Sunday, March 01, 2009


Washington State is the next state to offer lethal medication to terminally ill patients with less than six months to live. A triumph for those who believe in the right to clinically controlled suicide.

The law takes effect Thursday, but some doctors are conflicted or not willing to write the life-ending prescriptions; in addition, many doctors are hesitant to talk publicly about where they stand on the issue.

There has been a continual awareness campaign here in the Hudson Valley by friends of mine. William See and the rest of the Hudson Valley Chapter of "Death With Dignity" have championed this delicate subject for over a decade.

Once the issue is studied a little closer, the scary image of rampant death squads running through nursing homes disappears and the unbearable pain & suffering of the individual becomes the focus of each case.

Compassion & Choices, lead by Dr. Thomas Preston, was the strongest support group of the legislation and they are of course thrilled that this option for terminal patients is now available.

I jumped around the Internet and found that the U.S. Supreme Court ruled in 2006 that it was up to states to regulate medical practice, including assisted suicide, and Washington's Initiative 1000 was passed by nearly 60 percent of state voters in November.

Washington follows Oregon and Montana in allowing this procedure. Under the Oregon and Washington laws, physicians and pharmacists are not required to write or fill lethal prescriptions if they are opposed to the law.

Just like our local Yellow Pages here in the Hudson Valley, Compassion & Choices of Washington is compiling a directory of physicians who aren't opting out of the law, as well as pharmacies willing to fill the prescriptions. Perfect for that last desire of convenient service.

I didn't know that already, since the measure passed and was enacted, more than 340 people [mostly ailing with cancer] have used this avenue to end their lives at their own hands. [Including this patient to the right]

You know the odds are against the newly merged Benedictine/Kingston Hospital jumping on the support wagon to introduce this option to New Yorkers. As I noted in the last posting, the lobbyists who represent the insurance and pharma industries would object to any legislation that would decrease their steady stream of income. Never mind the philosophical opposition locally.

Would you want the option of Physician Assisted Suicide in New York State?


Anonymous said...

"Rampant death squads"? An example of ridiculing an opposing view point rather then discussing it in a reasonable manner.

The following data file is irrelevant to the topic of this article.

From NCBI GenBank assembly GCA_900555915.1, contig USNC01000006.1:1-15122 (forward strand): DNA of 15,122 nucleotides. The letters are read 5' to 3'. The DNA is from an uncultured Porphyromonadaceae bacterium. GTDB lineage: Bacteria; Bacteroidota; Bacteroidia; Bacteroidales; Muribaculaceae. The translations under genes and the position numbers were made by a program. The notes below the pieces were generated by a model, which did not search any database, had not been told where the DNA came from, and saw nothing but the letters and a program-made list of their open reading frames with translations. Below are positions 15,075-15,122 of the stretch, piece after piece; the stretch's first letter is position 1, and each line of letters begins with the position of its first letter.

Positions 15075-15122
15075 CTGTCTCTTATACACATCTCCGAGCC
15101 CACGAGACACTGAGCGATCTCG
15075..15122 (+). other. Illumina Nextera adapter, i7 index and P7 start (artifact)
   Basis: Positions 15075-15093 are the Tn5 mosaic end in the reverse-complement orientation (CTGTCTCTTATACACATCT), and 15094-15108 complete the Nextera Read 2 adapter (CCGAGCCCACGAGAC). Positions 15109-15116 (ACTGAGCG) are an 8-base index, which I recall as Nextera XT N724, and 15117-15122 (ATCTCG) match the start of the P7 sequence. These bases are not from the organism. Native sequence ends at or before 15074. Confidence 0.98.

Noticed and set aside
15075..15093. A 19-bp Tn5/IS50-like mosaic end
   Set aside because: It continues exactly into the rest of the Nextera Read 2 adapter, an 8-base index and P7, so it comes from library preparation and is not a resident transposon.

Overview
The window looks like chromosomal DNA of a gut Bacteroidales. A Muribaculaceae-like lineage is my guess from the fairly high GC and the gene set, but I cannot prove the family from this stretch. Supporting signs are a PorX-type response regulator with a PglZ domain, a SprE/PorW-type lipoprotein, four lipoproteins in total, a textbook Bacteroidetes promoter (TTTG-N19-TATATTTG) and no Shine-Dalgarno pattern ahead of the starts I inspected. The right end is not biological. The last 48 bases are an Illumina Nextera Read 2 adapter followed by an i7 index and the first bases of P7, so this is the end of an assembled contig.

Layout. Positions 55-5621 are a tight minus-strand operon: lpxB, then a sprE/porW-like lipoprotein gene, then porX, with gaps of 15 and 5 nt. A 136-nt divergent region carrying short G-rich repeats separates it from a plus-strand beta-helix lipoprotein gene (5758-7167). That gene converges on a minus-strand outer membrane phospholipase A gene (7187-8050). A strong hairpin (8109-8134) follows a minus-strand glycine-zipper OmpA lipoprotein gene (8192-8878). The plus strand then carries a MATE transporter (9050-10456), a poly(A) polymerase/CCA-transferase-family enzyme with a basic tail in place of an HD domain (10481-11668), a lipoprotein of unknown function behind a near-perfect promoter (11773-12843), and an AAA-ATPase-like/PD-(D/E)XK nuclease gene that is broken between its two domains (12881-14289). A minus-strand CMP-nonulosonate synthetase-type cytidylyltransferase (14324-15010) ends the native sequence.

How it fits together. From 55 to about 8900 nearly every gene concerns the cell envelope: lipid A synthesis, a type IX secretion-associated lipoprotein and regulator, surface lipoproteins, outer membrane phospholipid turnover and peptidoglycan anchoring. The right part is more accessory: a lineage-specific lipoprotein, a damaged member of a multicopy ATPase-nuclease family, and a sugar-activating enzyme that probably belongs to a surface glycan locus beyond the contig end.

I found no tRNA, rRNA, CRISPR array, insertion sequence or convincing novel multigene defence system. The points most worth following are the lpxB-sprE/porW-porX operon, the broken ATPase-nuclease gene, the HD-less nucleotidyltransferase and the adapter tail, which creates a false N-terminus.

I believe that people who have the capacity to make such decisions should be allowed death with dignity to avoid pain and suffering at the end of their lives.

My concern with the law is more subtle then "rampant death squads". I worry that as the trend continues, the right to death with dignity is going to morph into a feeling on the parts of the ill to having a responsibility to die, to avoid becoming a burden. I worry that those who are not at the end of their lives, but rather are feeling useless and burdensome are going feel they need to get out of the way.

I don't know that my concerns can be quelled by adjusting the legislation that allows doctor assisted suicide. I might feel better if while these laws are being passed, I did not have a sinking feeling about the loss of regard for life in general. However, with discussions by academics of the notion of "personhood", a slow return of some of the notions of eugenics and a number of other movements that display a lack of regard for life, I can't help but be concerned.

Anonymous said...

How would you feel if the day after you put someone to death they found a cure?

Anonymous said...

6:18...That's it? That's all you have as a deterrent to the right to chose to end it? You're to the point where the morphine is in such a dose that you're slipping away from consciousness. You've got 3 months of excruciating pain to look forward to, and you come back with this empty question?

I think each case is strictly up to the patient and their loved ones. Don't give us this dribble.

Anonymous said...

6:18 - A cure doesn't happen in a takes years of research (much of which was quashed under the Bush Administration) and patient studies. If your loved one was dying and a cure was that close to being approved by the FDA (a very political process), you'd probably know about it. Whether it's ALS, cancer, MS...whatever, there is still a lot of research to be done to "cure" a lengthy and terminal illness. If a patient has less than six months to live, it's not likely that the cure will reverse someone whose disease has progressed to that point.